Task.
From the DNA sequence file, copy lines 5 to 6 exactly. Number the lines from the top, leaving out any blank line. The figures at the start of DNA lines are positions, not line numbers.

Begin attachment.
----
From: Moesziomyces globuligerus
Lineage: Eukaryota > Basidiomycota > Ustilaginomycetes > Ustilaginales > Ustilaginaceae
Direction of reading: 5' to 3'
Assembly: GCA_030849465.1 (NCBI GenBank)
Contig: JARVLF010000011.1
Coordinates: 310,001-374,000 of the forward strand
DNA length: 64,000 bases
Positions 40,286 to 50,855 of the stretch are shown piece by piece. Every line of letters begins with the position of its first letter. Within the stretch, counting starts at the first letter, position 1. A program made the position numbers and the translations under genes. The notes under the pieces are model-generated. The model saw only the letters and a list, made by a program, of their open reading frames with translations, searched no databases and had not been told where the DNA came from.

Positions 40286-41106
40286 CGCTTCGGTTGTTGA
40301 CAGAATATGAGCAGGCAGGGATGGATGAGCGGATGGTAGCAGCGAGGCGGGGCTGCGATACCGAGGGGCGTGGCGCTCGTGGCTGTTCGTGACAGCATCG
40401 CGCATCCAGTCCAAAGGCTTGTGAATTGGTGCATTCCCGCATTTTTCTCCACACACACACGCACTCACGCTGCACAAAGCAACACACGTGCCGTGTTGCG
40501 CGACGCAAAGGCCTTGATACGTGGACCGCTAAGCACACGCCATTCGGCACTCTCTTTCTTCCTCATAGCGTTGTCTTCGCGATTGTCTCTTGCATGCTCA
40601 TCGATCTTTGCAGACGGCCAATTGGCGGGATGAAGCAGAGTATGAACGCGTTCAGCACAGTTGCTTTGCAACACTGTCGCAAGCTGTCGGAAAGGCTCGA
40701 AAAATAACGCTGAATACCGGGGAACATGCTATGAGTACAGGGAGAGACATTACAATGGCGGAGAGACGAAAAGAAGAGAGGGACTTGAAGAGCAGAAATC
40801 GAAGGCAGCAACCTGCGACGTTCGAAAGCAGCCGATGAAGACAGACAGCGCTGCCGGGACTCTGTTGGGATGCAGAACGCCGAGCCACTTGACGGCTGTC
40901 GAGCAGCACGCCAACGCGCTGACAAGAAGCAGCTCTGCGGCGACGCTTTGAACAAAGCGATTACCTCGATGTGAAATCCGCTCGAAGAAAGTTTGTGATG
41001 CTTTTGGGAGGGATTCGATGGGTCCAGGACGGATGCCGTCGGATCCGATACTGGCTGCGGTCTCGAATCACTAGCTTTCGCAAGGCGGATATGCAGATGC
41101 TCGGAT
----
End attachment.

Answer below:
Contig: JARVLF010000011.1
Coordinates: 310,001-374,000 of the forward strand